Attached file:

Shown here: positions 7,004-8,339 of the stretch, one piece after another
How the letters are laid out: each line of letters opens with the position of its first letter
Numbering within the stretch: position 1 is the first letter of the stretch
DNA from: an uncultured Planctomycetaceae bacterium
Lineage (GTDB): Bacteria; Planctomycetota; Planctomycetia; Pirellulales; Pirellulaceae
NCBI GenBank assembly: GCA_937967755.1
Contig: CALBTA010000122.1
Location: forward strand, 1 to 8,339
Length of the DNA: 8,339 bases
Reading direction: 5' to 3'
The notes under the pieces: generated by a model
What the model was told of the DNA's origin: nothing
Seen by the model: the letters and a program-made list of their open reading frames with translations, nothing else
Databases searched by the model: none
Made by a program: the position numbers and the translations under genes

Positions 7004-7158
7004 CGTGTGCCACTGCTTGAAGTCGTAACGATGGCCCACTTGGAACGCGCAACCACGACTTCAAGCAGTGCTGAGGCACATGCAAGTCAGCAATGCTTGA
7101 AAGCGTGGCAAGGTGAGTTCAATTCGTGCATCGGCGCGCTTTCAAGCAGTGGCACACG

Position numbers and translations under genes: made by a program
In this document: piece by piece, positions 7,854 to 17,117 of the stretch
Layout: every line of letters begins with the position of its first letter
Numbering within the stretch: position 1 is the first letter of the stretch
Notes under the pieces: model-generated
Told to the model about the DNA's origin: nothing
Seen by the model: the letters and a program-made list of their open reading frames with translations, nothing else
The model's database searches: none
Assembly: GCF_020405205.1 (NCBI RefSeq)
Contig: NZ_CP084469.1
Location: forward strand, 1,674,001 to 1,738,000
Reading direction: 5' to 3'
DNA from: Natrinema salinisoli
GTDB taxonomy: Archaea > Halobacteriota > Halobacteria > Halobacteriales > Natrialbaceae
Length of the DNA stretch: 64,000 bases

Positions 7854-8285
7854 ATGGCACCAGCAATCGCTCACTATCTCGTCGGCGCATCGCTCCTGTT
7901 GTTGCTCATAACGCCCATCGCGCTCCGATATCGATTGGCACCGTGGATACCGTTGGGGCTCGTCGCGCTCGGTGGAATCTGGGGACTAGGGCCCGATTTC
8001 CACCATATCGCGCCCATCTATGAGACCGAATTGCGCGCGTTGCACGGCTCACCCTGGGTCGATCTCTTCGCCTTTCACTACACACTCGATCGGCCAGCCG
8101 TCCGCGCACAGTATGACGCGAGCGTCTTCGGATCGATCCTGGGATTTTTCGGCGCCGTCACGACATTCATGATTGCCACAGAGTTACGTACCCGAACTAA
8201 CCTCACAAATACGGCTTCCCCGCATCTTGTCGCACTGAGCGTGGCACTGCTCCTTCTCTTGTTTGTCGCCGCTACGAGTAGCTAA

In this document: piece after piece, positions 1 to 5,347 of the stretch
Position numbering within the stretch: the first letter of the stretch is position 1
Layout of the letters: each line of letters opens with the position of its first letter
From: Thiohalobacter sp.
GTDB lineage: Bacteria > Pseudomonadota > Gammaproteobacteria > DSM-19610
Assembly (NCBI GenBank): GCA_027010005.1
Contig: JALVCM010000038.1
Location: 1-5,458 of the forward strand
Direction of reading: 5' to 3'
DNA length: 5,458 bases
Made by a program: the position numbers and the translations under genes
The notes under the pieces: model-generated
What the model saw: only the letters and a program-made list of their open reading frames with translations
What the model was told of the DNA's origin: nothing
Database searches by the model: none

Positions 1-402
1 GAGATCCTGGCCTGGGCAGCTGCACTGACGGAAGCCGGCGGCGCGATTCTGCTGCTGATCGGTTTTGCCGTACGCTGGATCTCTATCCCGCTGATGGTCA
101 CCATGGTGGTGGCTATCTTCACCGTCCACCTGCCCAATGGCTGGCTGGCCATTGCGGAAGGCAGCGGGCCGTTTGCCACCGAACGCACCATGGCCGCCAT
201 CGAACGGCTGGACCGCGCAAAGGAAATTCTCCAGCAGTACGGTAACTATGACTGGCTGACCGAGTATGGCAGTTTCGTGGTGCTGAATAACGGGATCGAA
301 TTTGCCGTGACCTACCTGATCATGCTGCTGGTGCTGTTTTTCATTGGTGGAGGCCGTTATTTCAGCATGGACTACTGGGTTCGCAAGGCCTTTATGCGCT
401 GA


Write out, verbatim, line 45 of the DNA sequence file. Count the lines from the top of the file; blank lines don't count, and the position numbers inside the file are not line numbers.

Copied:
Assembly (NCBI GenBank): GCA_027010005.1